What is Atomic Design Methodology? An Introduction to Why It Matters

Atomic design - Web Dev

When you’re starting a new website project, you have an array of methods and options to choose from to help you organize your designs and create a highly effective solution for your needs. In many cases, choosing the right design methodology can make a huge difference in the overall function of your website, including how smoothly the process moves and how well you can deliver on the needs of your customers.

Atomic design is just one key strategy that you can use to manage your project design. What is atomic design methodology? Take a look at the basics, including why it’s important and how it could fit into your overall website design and development strategy.

What is Atomic Design Methodology?

Every type of matter in the universe breaks down into the same set of atomic elements. Likewise, when you start to put together a website, it breaks down into the same set of basic elements. You start from the same place and the same basic elements but build steadily into a comprehensive product.

Like the design of atoms as they come together into familiar elements, atomic design methodology relies on the premise that every project starts with the same basic elements.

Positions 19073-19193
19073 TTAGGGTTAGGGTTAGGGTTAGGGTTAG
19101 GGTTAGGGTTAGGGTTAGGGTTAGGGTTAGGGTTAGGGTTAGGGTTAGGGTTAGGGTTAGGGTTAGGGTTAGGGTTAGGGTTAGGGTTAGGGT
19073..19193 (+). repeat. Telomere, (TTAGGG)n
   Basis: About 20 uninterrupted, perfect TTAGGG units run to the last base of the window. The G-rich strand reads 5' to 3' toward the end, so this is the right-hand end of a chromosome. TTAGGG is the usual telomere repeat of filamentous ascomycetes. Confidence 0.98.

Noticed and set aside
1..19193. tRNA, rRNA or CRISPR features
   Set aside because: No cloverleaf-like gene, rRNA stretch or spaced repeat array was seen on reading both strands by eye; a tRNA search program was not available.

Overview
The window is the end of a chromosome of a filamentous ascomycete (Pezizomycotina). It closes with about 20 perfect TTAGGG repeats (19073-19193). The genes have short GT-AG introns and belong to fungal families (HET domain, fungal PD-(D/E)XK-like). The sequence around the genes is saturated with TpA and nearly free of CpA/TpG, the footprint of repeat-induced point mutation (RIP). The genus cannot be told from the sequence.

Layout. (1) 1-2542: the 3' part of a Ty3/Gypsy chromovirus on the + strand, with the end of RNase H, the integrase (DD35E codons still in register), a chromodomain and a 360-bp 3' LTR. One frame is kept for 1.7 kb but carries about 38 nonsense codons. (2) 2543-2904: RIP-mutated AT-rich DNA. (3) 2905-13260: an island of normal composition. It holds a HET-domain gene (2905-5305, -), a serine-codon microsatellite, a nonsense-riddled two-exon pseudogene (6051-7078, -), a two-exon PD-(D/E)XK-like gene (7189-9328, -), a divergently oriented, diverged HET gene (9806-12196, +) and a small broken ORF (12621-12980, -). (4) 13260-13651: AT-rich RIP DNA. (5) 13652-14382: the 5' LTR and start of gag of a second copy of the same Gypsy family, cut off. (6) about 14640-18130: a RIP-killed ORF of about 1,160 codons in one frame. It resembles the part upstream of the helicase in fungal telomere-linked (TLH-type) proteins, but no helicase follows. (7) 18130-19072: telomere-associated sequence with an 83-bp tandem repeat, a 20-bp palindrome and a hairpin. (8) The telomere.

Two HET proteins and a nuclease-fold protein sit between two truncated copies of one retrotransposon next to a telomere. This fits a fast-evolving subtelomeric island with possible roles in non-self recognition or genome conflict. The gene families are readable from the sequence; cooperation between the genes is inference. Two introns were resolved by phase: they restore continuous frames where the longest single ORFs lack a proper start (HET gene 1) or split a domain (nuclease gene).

The first three stages of atomic design methodology are based on their chemistry equivalents. Later, however, you’ll take a deeper look at how those elements come together in a larger product. 


The “atoms” in atomic design, like the atoms in chemistry, are the smallest pieces of your eventual design. Those could be items like:

  • Buttons
  • Inputs
  • Labels
  • Icons
  • Avatars
  • Toggles
  • Sliders
  • Profile pictures
  • Color swatches
  • Specific typestyles or designs you may want to use

These small elements are a critical part of your overall design and come together to form the next stage of the design process. By starting with the atoms, you have a clear idea of what goes into each piece of your design, which can make it easier to pull it together into a greater overall whole.


Molecules bring together the specific “atomic” elements of your design to create new groupings. For example, in the molecule stage, you might put together:

  • Profiles
  • Search features
  • Menus
  • Block quotes
  • Radio buttons
  • Loading components
  • Notifications
  • Media objects

Molecules are some of the more complex elements of your design. They’re generally made up only of basic elements. Your molecules can have a significant impact on overall functionality.


As you move on to the organism stage of your website development process, you’ll be able to pull together bigger-picture items that may have multiple functions. Organisms are, in most cases, made up of more than one molecule, and may include additional atoms that come together to form the bigger picture. Common organisms may include:

  • Video or music players
  • Navigation bars
  • Tables 
  • Forms
  • Tab bars
  • Headers/footers